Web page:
"We are disappointed by the CHMP opinion but remain fully committed to the potential of Cladribine Tablets to meet an unmet medical need as an oral short-course, disease-modifying drug for multiple sclerosis," said Elmar Schnee, Member of the Executive Board and Head of the Merck Serono division. "With the considerable support of the multiple sclerosis community and backed by the recent approvals in Australia and Russia, we will continue to work with the CHMP to address the committee's concerns and pursue a way forward to make Cladribine Tablets available to patients from the European Union."
"Multiple sclerosis is a heterogeneous disease and currently available treatments do not meet the medical needs of all patients with active disease," said Professor Gavin Giovannoni, Blizard Institute of Cell and Molecular Science, Barts and The London School of Medicine and Dentistry, London, United Kingdom, and principal investigator of the CLARITY study. "As a clinician, I hope that a way forward will be found to allow people suffering from this devastating disease to have the option of benefiting from Cladribine Tablets therapy."
Cladribine Tablets were recently approved in Australia and Russia as a treatment of relapsing-remitting MS under the trade name Movectro® and are under regulatory review in other countries, including the United States where the application has been granted Priority Review by the FDA. Cladribine Tablets registration applications are supported by the results from the CLARITY study, the largest placebo-controlled Phase III clinical trial in relapsing-remitting MS completed to date, involving over 1,300 patients with relapsing-remitting multiple sclerosis. Ongoing clinical trials with Cladribine Tablets will continue as planned.
CLARITY study design
The CLARITY study was a two-year (96-week), randomized, double-blind, placebo-controlled, international trial. It randomized 1,326 patients with relapsing-remitting MS according to the revised McDonald criteria. Study participants were randomized to one of three different treatment groups consisting of two different dose regimens of Cladribine Tablets or matching placebo tablets (1:1:1 ratio). Cladribine Tablets were given in two (3.5 mg/kg total dose) or four (5.25 mg/kg total dose) treatment courses in the first year, with each course consisting of once daily administration for four to five consecutive days (depending on patient weight), which means study patients took Cladribine Tablets for 8 to 20 days during the year. In the second year, two treatment courses were administered to all patient groups, meaning that patients took Cladribine Tablets for 8 to 10 days during the year.
The primary endpoint of the CLARITY study was the relapse rate over 96 weeks. Secondary endpoints included MRI endpoints, proportion of subjects relapse-free and disability progression at 96 weeks.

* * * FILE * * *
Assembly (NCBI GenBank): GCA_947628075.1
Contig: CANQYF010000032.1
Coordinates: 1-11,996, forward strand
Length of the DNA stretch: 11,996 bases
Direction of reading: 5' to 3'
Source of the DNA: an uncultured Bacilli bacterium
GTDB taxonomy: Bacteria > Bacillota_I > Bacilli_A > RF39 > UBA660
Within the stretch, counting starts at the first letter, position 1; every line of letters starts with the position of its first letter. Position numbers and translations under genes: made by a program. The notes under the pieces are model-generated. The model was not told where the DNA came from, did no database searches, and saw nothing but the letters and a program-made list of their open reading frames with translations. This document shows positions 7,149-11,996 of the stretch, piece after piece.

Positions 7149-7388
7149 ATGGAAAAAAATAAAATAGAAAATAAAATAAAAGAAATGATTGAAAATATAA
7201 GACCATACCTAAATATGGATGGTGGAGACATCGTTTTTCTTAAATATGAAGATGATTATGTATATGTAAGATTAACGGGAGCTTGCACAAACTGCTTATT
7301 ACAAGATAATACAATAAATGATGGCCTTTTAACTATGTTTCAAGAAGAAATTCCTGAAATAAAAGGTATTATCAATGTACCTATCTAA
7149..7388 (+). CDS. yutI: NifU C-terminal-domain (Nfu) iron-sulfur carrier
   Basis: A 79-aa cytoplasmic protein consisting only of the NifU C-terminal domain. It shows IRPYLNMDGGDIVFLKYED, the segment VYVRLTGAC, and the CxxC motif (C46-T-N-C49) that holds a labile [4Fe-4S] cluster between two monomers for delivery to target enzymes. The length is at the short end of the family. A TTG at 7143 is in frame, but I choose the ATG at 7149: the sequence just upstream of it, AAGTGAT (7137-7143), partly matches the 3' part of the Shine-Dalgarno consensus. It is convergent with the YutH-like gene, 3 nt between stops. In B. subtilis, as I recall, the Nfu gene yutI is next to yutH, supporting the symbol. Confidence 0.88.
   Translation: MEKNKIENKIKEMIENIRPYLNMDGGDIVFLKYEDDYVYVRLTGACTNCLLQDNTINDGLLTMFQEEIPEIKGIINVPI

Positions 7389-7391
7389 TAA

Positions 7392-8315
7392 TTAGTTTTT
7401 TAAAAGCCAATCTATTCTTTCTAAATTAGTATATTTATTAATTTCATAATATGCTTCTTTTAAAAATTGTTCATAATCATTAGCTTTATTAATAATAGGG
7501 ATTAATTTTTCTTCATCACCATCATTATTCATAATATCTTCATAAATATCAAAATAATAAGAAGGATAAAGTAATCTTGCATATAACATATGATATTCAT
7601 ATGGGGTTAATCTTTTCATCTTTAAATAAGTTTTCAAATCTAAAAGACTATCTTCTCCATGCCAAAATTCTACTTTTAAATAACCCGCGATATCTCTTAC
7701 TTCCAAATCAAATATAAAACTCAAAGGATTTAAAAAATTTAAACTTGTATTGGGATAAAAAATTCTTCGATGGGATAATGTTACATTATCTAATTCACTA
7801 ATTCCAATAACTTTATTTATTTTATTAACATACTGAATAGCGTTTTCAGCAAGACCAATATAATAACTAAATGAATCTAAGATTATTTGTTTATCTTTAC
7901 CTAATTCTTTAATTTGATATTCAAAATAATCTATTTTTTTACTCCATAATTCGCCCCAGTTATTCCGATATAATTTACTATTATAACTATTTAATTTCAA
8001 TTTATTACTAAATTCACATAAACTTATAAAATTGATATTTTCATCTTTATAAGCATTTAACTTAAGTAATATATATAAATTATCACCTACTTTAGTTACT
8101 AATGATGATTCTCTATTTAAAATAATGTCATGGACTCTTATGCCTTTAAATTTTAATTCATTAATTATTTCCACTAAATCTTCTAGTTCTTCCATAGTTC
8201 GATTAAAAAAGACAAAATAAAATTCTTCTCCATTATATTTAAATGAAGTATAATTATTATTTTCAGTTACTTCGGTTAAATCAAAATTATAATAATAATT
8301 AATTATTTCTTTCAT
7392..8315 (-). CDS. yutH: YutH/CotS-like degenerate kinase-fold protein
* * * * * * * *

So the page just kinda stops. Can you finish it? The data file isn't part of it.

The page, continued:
About Cladribine Tablets
Merck Serono's oral formulation of cladribine (Cladribine Tablets) is an investigational treatment for patients with relapsing forms of multiple sclerosis (MS). Cladribine is a small molecule that may interfere with the behavior and the proliferation of certain white blood cells, particularly lymphocytes, which are thought to be involved in the pathological process of MS. Merck Serono initiated global filings for Cladribine Tablets in mid-2009 and, to date has submitted regulatory applications for Cladribine Tablets covering about 40 countries. Cladribine Tablets was granted its first marketing approval in July 2010, in Russia.
About multiple sclerosis
Multiple sclerosis (MS) is a chronic, inflammatory condition of the central nervous system and is the most common, non-traumatic, disabling neurological disease in young adults. It is estimated that approximately two million people have MS worldwide. While symptoms can vary, the most common symptoms of MS include blurred vision, numbness or tingling in the limbs and problems with strength and coordination. The relapsing forms of MS are the most common.
About Merck KGaA
Merck is a global pharmaceutical and chemical company with total revenues of EUR 7.7 billion in 2009, a history that began in 1668, and a future shaped by approximately 40,000 employees (including Merck Millipore) in 64 countries. Its success is characterized by innovations from entrepreneurial employees. Merck's operating activities come under the umbrella of Merck KGaA, in which the Merck family holds an approximately 70% interest and free shareholders own the remaining approximately 30%. In 1917 the U.S. subsidiary Merck & Co. was expropriated and has been an independent company ever since.